• Big Sky Botanicals says:

    Hey Michael - you're absolutely right and we've updated (and simplified!) the calculations in the article. Thanks for catching this and letting us know!

  • Big Sky Botanicals says:

    Hey Casey,
    The volume of honey plays a role in this and it will be vary depending on your desired potency. See the section in the article 'Determining Potency' for to help determine how much CBD extract (oil or isolate) you'd like in the end product.

  • Rick says:

    Hello! Do you recommend using cbd isolate or cbd tincture?

  • Shelby Puckett says:

    Do you think I can I use just coconut oil instead of MCT oil?

  • George Leger III says:

    I’m trying with a full spectrum cbd distillate. It’s very thick liquid, can be “dabbed”.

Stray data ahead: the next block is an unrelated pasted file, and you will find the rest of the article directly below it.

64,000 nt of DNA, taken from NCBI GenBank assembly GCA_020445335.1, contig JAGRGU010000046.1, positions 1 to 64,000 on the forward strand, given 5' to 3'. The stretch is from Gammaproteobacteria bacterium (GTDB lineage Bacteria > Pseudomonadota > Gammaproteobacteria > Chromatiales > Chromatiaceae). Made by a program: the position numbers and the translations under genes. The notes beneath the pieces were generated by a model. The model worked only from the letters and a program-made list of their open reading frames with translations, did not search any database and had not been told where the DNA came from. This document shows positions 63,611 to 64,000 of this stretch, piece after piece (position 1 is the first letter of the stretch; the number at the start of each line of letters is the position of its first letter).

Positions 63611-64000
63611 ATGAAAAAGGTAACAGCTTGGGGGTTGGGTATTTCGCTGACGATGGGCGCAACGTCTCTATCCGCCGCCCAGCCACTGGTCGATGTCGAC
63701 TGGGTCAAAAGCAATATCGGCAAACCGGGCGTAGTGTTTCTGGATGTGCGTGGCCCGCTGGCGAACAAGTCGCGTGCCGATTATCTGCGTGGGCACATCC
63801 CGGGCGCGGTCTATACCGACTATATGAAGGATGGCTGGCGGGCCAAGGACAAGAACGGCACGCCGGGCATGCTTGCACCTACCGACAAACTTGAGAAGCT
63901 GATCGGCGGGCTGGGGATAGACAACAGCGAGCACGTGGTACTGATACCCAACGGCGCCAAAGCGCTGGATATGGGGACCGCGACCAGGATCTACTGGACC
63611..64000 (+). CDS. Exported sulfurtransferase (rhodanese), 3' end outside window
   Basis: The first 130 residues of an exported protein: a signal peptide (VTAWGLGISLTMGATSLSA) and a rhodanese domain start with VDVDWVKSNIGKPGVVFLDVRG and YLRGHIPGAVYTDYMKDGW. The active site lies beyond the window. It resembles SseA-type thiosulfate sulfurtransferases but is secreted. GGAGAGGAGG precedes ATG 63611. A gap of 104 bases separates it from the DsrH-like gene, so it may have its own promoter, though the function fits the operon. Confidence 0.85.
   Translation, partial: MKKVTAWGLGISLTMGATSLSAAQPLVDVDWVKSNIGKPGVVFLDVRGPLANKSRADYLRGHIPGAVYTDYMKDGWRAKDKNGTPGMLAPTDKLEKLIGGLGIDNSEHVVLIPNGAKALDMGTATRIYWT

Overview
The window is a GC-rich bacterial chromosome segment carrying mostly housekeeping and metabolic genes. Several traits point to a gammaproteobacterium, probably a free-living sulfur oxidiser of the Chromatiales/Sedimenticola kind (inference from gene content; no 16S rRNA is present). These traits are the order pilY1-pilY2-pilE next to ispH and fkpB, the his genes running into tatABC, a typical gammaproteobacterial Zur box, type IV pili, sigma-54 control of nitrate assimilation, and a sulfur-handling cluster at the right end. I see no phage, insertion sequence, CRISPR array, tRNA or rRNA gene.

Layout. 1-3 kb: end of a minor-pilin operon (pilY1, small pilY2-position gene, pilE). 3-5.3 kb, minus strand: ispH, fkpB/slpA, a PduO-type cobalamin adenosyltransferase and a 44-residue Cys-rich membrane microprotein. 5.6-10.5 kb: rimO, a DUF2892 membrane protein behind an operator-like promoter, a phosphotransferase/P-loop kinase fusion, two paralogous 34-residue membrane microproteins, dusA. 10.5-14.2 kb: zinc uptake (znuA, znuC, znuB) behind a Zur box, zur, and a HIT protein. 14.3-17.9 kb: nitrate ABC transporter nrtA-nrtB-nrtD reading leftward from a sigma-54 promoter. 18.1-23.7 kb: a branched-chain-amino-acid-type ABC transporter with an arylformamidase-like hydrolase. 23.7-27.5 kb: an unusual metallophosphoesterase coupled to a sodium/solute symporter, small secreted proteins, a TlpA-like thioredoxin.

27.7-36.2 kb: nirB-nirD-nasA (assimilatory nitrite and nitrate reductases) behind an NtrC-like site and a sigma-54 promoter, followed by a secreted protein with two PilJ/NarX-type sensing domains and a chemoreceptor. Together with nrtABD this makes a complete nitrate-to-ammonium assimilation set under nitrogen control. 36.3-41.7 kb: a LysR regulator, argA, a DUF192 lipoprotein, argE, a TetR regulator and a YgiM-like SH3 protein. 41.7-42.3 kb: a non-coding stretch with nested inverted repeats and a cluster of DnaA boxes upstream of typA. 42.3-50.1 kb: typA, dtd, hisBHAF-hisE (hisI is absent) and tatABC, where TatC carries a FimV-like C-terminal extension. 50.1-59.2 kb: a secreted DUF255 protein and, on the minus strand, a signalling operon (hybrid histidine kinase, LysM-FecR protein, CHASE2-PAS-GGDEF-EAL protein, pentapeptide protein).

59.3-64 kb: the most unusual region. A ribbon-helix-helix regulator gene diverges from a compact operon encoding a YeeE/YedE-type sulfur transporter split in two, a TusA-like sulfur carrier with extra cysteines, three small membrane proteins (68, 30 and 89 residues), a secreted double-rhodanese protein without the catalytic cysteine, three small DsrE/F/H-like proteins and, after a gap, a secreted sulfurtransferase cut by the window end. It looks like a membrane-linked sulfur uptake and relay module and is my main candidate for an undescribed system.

I wish to add some everclear to make it a liquid, and then add to honey to make a blend.

    Do I need to decarb CBD distillate to make it more active, like THC, and by active I mean a more potent amount of converted CBD, non psychoactive medicine?

    Or can I just take it once I have used the everclear to make quiquid and just add that, and I’m done?

    • Big Sky Botanicals says:

      First I'd double check that the distillate that you have isn't already decarboxylated - unless it specifies that it is raw, many distillates have already been heated. Check the lab reports to confirm.

      If it isn't already activated, then I suggest decarbing it independently, then adding it to the alcohol and combining with the honey. This is because the decarb temps (220-240f) aren't good for the honey. More info on decarbing here.